To help drive the cost down, ClearMotion is reworking Bose’s original design to be more cost efficient than the original. So far, more than five luxury and high-end automakers expressed their interest in the tech, but Avadhany didn’t specify which ones.
ClearMotion plans to introduce its new suspension system in a new “low-volume” vehicle in 2019 with hopes to further implement the system to the mass market by 2020.
- 5 crazy technologies that make the 2018 GTC4Lusso the ultimate year-round Ferrari
- Five ways the refreshed 2018 Mustang GT merges brains with brawn
- A self-driving car in every driveway? Solid-state lidar is the key
- From smartphones to airbags, MEMs sensors make the world work
- The 2019 Lexus ES keeps with tradition but says bye-bye to inconspicuousness
Boston Dynamics makes some of the most badass robotic beasts around. Launched in 1992 as a spin off from the Massachusetts Institute of Technology, the company has created some remarkably sophisticated machines, especially when it comes to replicating animal movements. It took more than a decade for the company’s first robots to emerge from its lab, but since then, Boston Dynamics has positioned itself as a leader in the field, unveiling robots that can sprint faster than Usain Bolt, leap onto buildings, and backflip better than most humans. But its most well-known creations are its canine-inspired robots.
Here’s a list of the evolutionary milestones made by Boston Dynamics, from it’s first iteration of BigDog to the commercialization of SpotMini.
January 2009 — BigDog makes its debut
Boston Dynamics first hit the scene in 2005 with the introduction of a three-foot-long, two-and-a-half-foot-wide, 240-pound robot named BigDog. Funded by the Defense Advanced Research Projects Agency (DARPA) — which specializes in high-risk, high-yield investments — BigDog was designed to be a pack mule for soldiers, capable of carrying 340 pounds, climbing 35-degree inclines, and no doubt striking fear into the heart of opposition.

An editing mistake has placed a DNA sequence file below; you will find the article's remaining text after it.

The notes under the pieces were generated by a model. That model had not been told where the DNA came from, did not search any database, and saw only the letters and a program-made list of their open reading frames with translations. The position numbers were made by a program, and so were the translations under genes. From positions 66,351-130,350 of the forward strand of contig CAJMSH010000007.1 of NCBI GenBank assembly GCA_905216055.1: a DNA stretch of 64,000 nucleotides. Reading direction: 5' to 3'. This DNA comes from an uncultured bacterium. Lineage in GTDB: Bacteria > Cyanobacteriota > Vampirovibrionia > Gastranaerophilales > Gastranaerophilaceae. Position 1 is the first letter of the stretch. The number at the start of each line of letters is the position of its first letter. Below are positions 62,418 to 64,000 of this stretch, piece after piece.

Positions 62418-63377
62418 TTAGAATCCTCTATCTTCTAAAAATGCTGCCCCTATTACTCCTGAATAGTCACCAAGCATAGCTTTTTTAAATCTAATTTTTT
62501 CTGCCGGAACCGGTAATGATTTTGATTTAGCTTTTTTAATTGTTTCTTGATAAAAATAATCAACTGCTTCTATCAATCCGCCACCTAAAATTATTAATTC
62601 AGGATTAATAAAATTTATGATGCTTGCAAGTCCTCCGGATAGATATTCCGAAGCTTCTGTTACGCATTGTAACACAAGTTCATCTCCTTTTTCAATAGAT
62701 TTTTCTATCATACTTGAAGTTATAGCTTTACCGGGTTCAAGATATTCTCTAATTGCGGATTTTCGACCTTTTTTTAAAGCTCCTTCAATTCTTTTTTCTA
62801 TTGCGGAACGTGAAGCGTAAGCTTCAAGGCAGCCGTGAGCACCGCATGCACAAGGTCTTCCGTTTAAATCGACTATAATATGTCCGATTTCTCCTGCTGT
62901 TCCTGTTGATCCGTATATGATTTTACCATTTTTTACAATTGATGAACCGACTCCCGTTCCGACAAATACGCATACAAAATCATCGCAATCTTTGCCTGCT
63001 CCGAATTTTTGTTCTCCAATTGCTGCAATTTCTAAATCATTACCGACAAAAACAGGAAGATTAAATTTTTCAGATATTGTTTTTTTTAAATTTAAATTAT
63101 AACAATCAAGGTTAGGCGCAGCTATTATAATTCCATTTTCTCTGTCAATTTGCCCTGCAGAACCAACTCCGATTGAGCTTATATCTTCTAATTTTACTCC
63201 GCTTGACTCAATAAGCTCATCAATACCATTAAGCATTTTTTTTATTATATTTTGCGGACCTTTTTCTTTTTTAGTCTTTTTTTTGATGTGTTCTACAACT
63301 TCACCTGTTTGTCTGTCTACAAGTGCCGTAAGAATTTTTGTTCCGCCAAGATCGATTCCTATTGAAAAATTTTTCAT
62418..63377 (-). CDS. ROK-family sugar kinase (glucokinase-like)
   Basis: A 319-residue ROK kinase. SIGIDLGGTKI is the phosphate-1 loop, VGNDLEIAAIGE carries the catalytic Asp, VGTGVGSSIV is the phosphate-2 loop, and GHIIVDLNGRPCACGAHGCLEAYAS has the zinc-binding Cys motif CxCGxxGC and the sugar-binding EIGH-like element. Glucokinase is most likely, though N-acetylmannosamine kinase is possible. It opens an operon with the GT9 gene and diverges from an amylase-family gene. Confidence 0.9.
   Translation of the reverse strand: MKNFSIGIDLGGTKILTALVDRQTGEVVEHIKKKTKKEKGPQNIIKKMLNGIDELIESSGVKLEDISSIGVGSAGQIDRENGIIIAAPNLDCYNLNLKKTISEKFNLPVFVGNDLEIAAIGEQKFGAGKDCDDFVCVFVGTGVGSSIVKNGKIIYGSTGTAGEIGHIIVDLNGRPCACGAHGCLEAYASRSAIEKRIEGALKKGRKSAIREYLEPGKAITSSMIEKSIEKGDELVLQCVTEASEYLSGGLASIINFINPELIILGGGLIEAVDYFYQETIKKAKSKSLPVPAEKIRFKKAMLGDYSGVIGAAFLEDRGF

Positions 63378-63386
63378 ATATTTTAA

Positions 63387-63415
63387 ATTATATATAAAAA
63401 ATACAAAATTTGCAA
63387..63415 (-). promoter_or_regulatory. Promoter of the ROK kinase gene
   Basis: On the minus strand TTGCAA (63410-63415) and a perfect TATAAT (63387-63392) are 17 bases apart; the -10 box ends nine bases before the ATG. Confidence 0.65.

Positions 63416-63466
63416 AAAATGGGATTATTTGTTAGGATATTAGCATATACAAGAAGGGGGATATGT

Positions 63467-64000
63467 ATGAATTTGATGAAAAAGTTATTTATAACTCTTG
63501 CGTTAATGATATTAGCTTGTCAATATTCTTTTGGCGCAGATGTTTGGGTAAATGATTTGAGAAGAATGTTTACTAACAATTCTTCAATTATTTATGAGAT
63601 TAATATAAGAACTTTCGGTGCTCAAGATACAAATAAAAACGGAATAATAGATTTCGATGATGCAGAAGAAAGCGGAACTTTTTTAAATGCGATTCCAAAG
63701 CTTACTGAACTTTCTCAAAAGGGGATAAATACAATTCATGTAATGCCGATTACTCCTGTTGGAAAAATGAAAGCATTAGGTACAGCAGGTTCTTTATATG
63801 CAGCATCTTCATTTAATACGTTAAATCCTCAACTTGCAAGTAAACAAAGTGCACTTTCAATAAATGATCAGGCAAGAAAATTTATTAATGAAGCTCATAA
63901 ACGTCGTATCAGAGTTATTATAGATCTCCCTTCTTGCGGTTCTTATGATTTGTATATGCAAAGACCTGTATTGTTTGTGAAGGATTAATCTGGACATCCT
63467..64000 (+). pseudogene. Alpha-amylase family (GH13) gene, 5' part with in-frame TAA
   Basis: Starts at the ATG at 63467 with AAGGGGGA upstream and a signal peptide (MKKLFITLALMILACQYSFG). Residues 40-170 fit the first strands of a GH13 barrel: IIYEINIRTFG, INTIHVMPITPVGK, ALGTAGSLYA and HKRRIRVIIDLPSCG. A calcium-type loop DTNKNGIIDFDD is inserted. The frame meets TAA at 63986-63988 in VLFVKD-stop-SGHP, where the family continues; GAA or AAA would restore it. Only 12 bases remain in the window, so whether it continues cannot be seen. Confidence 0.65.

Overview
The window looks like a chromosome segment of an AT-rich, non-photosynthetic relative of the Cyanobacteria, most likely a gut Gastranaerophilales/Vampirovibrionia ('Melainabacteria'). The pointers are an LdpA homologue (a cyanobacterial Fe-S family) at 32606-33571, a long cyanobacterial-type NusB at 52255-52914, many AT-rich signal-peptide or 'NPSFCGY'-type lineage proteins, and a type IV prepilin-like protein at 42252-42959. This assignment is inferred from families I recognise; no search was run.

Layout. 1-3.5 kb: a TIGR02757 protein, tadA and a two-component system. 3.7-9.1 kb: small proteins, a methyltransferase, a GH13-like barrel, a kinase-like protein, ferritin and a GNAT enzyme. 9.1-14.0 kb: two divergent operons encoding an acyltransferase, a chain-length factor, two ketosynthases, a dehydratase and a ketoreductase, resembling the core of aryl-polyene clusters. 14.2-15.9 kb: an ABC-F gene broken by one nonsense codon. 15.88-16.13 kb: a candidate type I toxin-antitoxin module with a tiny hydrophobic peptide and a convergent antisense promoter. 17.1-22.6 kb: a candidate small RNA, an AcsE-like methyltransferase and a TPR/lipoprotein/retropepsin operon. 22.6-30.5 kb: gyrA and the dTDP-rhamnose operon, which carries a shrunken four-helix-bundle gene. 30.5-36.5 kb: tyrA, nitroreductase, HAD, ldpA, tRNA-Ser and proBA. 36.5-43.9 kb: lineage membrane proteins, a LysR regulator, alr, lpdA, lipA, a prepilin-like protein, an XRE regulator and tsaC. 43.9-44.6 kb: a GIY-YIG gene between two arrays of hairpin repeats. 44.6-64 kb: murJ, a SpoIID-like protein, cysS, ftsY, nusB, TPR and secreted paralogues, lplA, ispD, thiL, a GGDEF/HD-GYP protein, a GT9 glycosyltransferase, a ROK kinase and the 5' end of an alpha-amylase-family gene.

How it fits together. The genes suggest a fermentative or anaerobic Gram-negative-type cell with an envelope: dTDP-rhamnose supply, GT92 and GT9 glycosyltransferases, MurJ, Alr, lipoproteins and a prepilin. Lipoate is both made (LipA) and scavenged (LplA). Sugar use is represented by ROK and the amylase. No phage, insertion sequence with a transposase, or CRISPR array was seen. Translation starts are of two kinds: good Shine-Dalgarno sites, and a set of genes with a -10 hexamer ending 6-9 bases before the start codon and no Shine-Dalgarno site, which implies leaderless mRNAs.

February 2009 — LittleDog crawls into the spotlight
If BigDog was the size of a beefy Great Dane, LittleDog was unveiled as a scrappy chihuahua. Also funded by DARPA, LittleDog represented the smallest four-legged robot in the Boston Dynamics product line. Powered by lithium polymer batteries, LittleDog had a 30-minute operation limit, could be controlled remotely, and was capable of crawling — albeit slowly — across rocky terrain. Whereas BigDog was built by Boston Dynamics for Boston Dynamics, LittleDog was developed as a testbed for use by third parties.
September 2011 — AlphaDog Proto introduced
When AlphaDog Proto came onto the scene in 2011, Boston Dynamics’ military aspirations became ever more transparent. Thanks to funding from DARPA and the Untied States Marine Corps, AlphaDog Proto was capable of varying a 400-pound payload during a 20-mile mission through varied terrain. An internal combustion engine served to quiet the noisier BigDog — which came with a rather loud rumble — making it more appropriate for missions in the field.
September 2012 — Legged Squad Support System arrives
The next evolution of AlphaDog Proto was the Legged Squad Support System (LS3), which proved more versatile and robust than it’s predecessor. An array of sensors along the LS3 let it follow its human leader, while simultaneously navigating rough terrain to avoid obstacles. If tipped over, the robot could roll itself upright.
February 2013 — BigDog takes on objects